Those who relied on yesterday's two solid nuggets of perceived wisdom - that Yeats was a shoo-in to give Aidan O'Brien his first Irish St Leger, and that the winner of the Ayr Gold Cup would be drawn high - found themselves with only fool's gold. At the Curragh, Kastoria thwarted the 2-7 favourite by half a length. In Scotland Fonthill Road, at 16-1, came home virtually alone on the far side rail from his number six stall.
Stayers are now firmly established as popular icons, particularly in Ireland, where a horse like Vinnie Roe held the public in thrall with his four Irish St Leger victories. Yesterday's edition of the marathon was supposed to be an exhibition gallop for Yeats, impressively successful in the Ascot Gold Cup and Goodwood Cup, in front of the home fans before his journey to Australia for the Melbourne Cup.
That venture may now be in doubt. The five-year-old, uncharacteristically restive and sweaty before the race, took over from Percussionist in front five furlongs out and though he went clear in the straight as soon as Kieren Fallon asked, he failed to draw Kastoria's sting and the Aga Khan's mare, ridden by Mick Kinane, reeled him in quite competently as she pounced in the last half-furlong. The Whistling Teal plugged on for third.
"I thought we would run Yeats close," said winning trainer John Oxx. "Her homework has been terrific lately and she was getting the 3lb sex allowance. She'll always pull out a bit more if she has a target to aim at and you couldn't have a better one than Yeats."
A disappointed O'Brien said. "We'll have to see about Melbourne. Maybe he peaked earlier in the season." The Irish St Leger is a rare blank on O'Brien's CV, but in fairness it is not a race he has regularly targeted. The same cannot be said of today's Group One feature at the Curragh, the National Stakes. Six of the last ten winners of the seven-furlong contest have emerged from Ballydoyle, including Desert King, King Of Kings and, last year, George Washington.
The National Stakes is hugely significant as a talent-spotter - other top-class recent winners have been Sinndar, Refuse To Bend and Dubawi - and today's renewal is seen as a match between O'Brien's Holy Roman Emperor and Jim Bolger's unbeaten Teofilo
The weekend's other juvenile Group contest, the Mill Reef Stakes at Newbury, has been infinitely less influential over the years as a Classic pointer. Sure, some smart animals have won it or been placed - Zafeen, Firebreak and Observatory are recent examples - but it is necessary to go back to 1972 for the last to go on to 2,000 Guineas success, Mon Fils.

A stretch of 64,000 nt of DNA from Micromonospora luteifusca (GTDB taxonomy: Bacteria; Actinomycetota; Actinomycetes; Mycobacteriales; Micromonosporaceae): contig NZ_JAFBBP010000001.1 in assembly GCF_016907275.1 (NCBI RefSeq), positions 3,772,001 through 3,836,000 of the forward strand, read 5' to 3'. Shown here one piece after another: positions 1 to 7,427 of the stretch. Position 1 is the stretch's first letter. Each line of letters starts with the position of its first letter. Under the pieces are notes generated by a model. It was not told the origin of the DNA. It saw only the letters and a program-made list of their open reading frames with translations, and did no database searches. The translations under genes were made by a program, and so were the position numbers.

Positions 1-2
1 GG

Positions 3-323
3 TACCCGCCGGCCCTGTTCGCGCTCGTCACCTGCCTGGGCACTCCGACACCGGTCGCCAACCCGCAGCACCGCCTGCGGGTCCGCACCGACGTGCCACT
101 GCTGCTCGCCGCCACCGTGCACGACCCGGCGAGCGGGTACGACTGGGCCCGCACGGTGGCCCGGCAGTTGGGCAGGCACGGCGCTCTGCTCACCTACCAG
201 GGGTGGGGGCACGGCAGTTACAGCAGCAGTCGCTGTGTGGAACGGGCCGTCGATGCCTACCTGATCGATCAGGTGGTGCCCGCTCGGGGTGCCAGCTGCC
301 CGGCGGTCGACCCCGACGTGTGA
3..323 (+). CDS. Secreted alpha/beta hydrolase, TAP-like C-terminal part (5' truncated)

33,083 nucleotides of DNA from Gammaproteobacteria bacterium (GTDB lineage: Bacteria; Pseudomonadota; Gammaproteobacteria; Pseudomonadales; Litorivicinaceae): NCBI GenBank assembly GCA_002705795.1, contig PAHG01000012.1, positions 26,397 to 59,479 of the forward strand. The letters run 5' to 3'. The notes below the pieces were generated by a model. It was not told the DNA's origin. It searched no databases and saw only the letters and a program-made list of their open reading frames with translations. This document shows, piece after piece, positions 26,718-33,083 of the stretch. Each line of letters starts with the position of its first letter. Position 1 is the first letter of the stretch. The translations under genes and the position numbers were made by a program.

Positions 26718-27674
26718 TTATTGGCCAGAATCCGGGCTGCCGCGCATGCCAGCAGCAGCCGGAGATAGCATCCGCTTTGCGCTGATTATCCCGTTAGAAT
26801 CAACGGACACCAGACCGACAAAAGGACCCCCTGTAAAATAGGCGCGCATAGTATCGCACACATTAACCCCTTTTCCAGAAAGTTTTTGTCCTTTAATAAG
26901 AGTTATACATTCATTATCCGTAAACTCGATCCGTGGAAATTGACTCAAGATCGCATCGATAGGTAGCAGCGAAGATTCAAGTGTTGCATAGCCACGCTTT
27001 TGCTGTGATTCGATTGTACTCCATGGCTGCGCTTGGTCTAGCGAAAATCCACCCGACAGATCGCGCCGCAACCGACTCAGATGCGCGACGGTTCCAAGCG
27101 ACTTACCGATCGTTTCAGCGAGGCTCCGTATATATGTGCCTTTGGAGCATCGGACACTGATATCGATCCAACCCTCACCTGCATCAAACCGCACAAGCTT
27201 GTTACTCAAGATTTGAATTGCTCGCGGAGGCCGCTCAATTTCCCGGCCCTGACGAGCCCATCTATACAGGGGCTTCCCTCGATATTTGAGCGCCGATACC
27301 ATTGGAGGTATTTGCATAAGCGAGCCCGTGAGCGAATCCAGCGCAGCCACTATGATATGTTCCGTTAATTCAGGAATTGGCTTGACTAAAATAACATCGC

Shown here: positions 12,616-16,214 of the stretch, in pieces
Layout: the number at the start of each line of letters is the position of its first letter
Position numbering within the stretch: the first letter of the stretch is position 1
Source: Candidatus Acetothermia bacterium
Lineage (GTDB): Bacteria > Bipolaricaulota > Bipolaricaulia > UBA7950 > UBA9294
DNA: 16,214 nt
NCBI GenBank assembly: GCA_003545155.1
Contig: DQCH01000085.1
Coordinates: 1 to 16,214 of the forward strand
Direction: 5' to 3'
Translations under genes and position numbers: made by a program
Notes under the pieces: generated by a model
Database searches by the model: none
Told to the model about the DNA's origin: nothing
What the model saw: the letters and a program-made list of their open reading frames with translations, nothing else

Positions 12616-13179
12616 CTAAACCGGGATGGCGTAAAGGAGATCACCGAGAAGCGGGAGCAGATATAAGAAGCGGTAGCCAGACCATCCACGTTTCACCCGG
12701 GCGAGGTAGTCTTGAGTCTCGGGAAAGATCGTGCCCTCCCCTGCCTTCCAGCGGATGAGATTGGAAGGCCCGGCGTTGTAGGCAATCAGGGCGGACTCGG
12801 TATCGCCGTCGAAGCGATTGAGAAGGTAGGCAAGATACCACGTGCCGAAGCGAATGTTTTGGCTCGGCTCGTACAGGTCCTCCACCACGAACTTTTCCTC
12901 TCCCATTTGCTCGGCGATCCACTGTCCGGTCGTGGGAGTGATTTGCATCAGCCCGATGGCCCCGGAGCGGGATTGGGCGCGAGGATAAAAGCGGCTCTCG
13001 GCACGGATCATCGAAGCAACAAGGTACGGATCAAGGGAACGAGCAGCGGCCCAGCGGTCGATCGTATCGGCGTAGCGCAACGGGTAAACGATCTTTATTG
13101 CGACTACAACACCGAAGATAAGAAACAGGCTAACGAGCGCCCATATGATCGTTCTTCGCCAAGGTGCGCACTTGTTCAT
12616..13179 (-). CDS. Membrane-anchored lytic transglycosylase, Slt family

Yesterday's edition provided a dramatic spectacle, in that Excellent Art and Doctor Brown were split by the width of their whiskers after going head-to-head through the final furlong, but caused no ripples otherwise. Excellent Art, ably assisted yesterday by Kerrin McEvoy, can still be backed at 40-1 for next spring's Newmarket showpiece and his success paid a solid compliment to Holy Roman Emperor, who beat him pointless at the Curragh in July.
At Ayr, with the bias towards high numbers so set in most minds, all bar three of the 23 runners tracked towards the stands' side of the track. The main bunch was headed throughout by Borderlescott, who admirably fended off all comers as challenges came hard and fast through the closing stages. But Fonthill Road, with Paul Hanagan in the saddle, had stretched away from his two companions through the final furlong and was a length clear of the main pack across the course to his right at the line.
It was fine compensation for the six-year-old's short-head defeat in the valuable six-furlong dash last year.
"I left it to Paul where to go," said winning trainer Richard Fahey, "but when I saw there were only three over there I thought 'God, this is not what we want', but in the end, there was enough pace among the three to keep him in contention." Borderlescott (11-2) fended off Advanced (40-1) by and Coleorton Dancer (25-1) by two heads, with Andronikos a neck fifth and Out After Dark another head away in sixth. The 9-2 favourite Hogmaneigh came in 17th.
BETS OF THE DAY
The decision to bypass yesterday's Mill Reef Stakes with well-regarded Hinton Admiral (Hamilton 4.10) can pay dividends.
Mujeak (Hamilton, 2.30), an habitual slow starter, is still a maiden but could trouble these if he can get away on terms.